In an apparent bid to prevent tourism returning en masse post-pandemic, the Uffizi Gallery in Florence has revealed a plan to send its artworks travelling around the Tuscan countryside. The idea is compelling – all hands on deck to heave Venus down the stairs, pop her in a lorry and cart her off to a picturesque Tuscan village where I might be one of a handful of people basking in her presence? Not quite.
While Uffizi Gallery director Eike Schmidt has said the artworks to be distributed around Tuscany will include “household names”, they will be works from the gallery’s deposit. Looking at this initiative from the point of view of combatting overtourism at the Uffizi, the greatest obstacle seems to be that if Venus, Primavera, the Holy Family and the other big draws remain in the Uffizi, so will the masses of tourists. They may simply tag on a day at the end of their holiday to nip to a neighbouring town and see a less notable work of art.
However, are there some benefits to the “museo diffuso” scheme? The greatest benefit would likely be to the residents of the host communities themselves. Inhabitants of smaller cities and towns will have important artworks on their doorstep, beyond the many treasures already residing in many of these places. There is a suggestion that the artworks and new locations may be matched on the basis of the origin of artist or artistic style, allowing residents to see artworks that may have a more personal resonance with them and their heritage.
Indeed, should we interpret more from that veiled suggestion that artworks may be returned to “where they were born”? I have long been attracted by the notion of returning an artwork, albeit temporarily, to its original location – an altarpiece to a church, a private devotional painting to a residence. The Uffizi is presumably not intending to be quite as specific as this in terms of birthplace, but original cultural and physical context do much to enhance the experience of an artwork.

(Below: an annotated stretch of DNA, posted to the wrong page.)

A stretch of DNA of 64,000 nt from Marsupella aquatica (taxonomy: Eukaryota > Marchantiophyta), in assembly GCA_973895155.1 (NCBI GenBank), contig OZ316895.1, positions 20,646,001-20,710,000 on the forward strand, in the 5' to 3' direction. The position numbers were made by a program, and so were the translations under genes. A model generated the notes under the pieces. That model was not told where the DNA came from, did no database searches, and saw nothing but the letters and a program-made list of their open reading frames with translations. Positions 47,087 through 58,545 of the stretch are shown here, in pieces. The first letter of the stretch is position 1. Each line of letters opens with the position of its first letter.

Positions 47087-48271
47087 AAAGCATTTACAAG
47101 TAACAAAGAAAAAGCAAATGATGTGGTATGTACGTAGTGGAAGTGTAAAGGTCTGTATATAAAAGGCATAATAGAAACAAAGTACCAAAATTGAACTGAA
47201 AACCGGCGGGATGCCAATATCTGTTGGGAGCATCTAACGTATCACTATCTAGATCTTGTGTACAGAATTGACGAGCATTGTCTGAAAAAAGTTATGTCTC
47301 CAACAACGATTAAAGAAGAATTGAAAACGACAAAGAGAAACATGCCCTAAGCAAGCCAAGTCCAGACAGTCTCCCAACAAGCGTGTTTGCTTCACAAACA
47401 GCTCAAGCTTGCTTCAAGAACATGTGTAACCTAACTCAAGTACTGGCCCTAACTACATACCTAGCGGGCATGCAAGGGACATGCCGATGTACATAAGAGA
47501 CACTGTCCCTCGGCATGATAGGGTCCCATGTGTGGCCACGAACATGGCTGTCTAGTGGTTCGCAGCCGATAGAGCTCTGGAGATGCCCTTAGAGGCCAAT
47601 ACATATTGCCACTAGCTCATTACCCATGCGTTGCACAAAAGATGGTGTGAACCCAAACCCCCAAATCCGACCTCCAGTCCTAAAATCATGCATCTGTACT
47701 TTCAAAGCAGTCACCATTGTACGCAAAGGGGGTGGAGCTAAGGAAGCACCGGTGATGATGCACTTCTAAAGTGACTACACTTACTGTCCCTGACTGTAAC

Additionally, if artworks were strategically relocated in structures in need of restoration or funding, the subsequent economic boost from new visitors could assist in the building’s repair.
On the subject of replicating the project in Venice to stem overtourism, I see a similar sticking point to the situation in Tuscany. Bellini will remain in the Accademia, Tintoretto in the Doge’s Palace, so the initiative would likely not lessen the stream of visitors to Venice. I see more potential in bolstering the infinitely rich cultural scene that is already diffused throughout the Veneto. Just the other day, before zona rossa was enforced, I was in Castelfranco and remembered the magnificent Giorgione altarpiece in the Duomo. If a little itinerary were to be created involving this altarpiece and some other attractions of Castelfranco, I could see it drawing tourists away from Venice for a day. However, perhaps these kinds of schemes would merely result in an increase in tourists overall in the Veneto.
Perhaps focusing so much on reducing overtourism prevents us from focusing on another issue inextricably linked to rising visitor numbers. Improving the services and general quality of life for residents of a town or city may not stem overtourism, but it would make it more manageable for inhabitants. Instead of distributing deposit artworks around the region, funding and resources could focus on improving access to existing cultural resources for the local community for the purposes of leisure, education, and preservation of the site, tradition, or artefact for future generations.
The Covid lull in tourist numbers to Venice has been and will continue to be for a limited time an opportunity for the city to decide how it wants tourists to return. It is also a chance that shouldn’t be wasted to focus on ameliorating the situation for current residents and boosting their numbers.
Photo header: Thomas Moran (1837–1926), The Pearl of Venice, Joslyn Art Museum, Omaha, Nebraska